In a late night rant about the prescription of PrEP the LBC presenter, Ian Collins, told listeners of his show not to have sex if their partner was HIV positive.

After the news that NHS England lost its appeal over whether it is responsible for prescribing the anti-HIV medication, PrEP, to “at risk” demographics of which gay and bisexual men are; one radio host Ian Collins suggested that the move was scandalous and people at risk of being infected with HIV shouldn’t have sex.

PrEP pills
(C) marcbruxel Depositphotos

The Court of Appeal told NHS England that it is responsible for prescribing PrEP – a move which could cost £20 million.

PrEP is described as a ‘game-changing’ pill that, when used alongside condoms, testing and treatment, could help bring the beginning of the end for HIV.

Speaking on his LBC show Ian Collins said that the decision to fund a preventative drug for people who haven’t got HIV as a “scandal”.

He said,

“Critics have said at £400 per person per month, the drug treatment is too expensive and those in that high risk group should be encouraged to practice safer sex. Well just don’t have sex at all.

“We are funding a drug for people who haven’t got HIV, but as a way of protecting them so that they might not get it so they can still have sex with their partner and not worry about protection.”

He then went on to suggest that if your partner has HIV not to have sex at all.

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“Love your partner, hug your partner, kiss your partner, do all manner of other things you can do with your partner, just don’t have sex. If your partner HIV positive, don’t have sex. There’s lots of people that don’t have sex for lots of reasons.”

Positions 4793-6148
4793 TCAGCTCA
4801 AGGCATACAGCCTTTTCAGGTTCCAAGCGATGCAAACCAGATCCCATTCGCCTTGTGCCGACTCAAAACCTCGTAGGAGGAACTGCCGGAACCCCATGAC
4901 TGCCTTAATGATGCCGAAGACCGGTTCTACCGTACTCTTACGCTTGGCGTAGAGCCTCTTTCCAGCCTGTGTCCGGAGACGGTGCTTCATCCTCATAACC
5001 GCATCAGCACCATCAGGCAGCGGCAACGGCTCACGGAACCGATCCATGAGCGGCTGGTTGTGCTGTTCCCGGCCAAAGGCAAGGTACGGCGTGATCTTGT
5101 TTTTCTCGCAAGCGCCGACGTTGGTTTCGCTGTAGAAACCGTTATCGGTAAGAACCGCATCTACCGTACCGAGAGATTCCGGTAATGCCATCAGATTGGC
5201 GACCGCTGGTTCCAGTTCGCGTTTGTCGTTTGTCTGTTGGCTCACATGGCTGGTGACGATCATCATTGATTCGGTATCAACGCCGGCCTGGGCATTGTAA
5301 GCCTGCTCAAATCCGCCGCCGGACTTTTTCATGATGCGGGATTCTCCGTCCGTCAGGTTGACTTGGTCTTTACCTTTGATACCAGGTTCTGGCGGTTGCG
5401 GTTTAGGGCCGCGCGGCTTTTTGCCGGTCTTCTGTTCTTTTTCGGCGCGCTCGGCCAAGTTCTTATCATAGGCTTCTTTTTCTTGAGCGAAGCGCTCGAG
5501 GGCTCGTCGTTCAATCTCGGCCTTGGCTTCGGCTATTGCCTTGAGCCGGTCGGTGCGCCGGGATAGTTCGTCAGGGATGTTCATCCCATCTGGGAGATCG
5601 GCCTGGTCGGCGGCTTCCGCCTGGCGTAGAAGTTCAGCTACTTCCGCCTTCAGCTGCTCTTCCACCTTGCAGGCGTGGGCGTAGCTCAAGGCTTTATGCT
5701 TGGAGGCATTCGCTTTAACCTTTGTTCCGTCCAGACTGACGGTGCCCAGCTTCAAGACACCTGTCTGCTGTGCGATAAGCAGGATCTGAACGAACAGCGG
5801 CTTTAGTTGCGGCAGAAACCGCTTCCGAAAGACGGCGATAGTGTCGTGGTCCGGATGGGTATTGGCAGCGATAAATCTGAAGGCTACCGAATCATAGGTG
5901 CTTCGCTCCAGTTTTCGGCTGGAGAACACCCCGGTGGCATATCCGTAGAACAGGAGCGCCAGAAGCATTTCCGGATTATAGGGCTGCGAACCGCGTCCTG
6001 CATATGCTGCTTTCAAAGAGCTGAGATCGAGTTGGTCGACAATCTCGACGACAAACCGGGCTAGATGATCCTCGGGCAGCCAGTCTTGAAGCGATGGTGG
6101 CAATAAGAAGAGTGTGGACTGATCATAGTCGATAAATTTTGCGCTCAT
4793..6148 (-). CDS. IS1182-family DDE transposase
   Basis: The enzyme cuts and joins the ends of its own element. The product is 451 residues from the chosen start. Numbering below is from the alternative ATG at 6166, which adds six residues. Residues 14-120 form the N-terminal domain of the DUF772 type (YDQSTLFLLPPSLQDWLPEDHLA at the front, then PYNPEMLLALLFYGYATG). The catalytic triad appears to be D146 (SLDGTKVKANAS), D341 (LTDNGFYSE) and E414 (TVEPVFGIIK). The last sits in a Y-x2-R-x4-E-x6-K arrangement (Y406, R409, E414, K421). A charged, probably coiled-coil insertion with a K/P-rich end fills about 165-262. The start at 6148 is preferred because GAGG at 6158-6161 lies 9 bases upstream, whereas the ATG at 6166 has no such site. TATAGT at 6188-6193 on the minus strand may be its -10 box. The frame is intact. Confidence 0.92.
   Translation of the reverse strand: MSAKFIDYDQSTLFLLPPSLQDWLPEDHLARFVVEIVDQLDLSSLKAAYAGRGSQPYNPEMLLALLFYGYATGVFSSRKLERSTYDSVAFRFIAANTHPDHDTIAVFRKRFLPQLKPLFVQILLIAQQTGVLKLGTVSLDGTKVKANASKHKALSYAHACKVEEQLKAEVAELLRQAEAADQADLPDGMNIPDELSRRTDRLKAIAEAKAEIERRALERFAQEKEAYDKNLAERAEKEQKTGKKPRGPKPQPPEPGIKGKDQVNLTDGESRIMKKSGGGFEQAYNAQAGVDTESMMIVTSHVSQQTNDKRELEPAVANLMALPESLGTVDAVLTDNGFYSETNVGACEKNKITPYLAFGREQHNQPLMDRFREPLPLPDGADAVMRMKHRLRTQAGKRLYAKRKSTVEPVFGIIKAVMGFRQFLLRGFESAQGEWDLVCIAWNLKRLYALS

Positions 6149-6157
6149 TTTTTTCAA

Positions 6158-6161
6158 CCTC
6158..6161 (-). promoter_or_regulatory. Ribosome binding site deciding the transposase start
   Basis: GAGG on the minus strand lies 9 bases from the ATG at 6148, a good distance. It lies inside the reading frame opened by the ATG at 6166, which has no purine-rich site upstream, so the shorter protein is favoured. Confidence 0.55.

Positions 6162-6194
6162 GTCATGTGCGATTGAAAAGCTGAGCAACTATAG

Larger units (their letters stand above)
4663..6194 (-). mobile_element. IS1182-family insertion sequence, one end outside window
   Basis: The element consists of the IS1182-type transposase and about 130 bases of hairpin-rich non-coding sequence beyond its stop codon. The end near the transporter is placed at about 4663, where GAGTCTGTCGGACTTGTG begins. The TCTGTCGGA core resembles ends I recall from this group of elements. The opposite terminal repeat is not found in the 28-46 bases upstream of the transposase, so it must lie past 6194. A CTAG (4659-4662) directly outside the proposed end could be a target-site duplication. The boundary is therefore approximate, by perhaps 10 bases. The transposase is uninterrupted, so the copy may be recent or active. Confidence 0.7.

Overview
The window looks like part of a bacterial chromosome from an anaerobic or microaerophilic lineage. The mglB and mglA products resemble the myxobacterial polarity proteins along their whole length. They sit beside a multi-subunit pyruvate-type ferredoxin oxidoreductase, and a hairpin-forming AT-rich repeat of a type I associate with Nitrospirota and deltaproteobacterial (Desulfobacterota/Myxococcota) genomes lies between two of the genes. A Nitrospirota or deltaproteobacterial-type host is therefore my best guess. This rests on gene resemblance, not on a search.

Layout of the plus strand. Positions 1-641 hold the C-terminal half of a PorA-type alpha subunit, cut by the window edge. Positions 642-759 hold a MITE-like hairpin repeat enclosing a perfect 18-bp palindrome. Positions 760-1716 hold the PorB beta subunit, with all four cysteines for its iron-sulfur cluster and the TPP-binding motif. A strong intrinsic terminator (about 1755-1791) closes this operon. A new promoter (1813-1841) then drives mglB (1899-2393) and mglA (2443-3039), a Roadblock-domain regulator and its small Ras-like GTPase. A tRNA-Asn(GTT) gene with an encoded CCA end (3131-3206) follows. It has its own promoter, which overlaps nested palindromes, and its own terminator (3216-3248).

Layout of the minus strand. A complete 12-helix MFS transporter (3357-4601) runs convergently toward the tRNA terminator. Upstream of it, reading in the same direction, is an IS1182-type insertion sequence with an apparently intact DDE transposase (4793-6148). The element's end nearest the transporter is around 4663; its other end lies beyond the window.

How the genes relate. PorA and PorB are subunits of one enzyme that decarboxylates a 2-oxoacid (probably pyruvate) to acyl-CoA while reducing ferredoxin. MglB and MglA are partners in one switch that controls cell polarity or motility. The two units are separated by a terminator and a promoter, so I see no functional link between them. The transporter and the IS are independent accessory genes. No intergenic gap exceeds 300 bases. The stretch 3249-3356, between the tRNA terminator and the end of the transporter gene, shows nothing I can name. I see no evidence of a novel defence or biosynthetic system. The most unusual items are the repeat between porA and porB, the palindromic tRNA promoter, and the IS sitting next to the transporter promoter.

Collins also stated that if you’re in a relationship with someone with HIV that you should “keep your pants on”.

“…you’re being asked to just simply keep your pants on. This is not a drug that is funding people with HIV. It is funding people without HIV so that they can sleep with people with HIV. That’s it.”

Ian Howley, the interim CEO of the GMFA said,

“We understand many people’s concerns with the cost of PrEP being free on the NHS. However, this will only be 0.02% of the total NHS budget for the year. The short term cost outweighs the long term as currently the lifetime cost for treatment of someone living with HIV equates to nearly £380,000. PrEP has shown to decrease new HIV infections by 18% in cities like San Francisco. A similar reduction in the UK, year on year, could save the NHS and the tax payer millions in the long term. Too many people are becoming HIV-positive and we now have a tool that can help stop HIV. GMFA believes that PrEP should be free to anyone who is at high risk of becoming HIV-positive. We need PrEP now.”

Ian Green, Chief Executive of Terrence Higgins Trust, said

“Every day the NHS delays access to PrEP, 17 people are diagnosed with HIV – and the lifetime cost to the NHS for each diagnosis of HIV is £360,000. PrEP must be prioritised and made available now to those at risk.

“There is still a long way to go before people at risk have access to this groundbreaking pill that will protect them from HIV – but thanks to today’s decision, we are a step closer to a world without HIV transmissions.”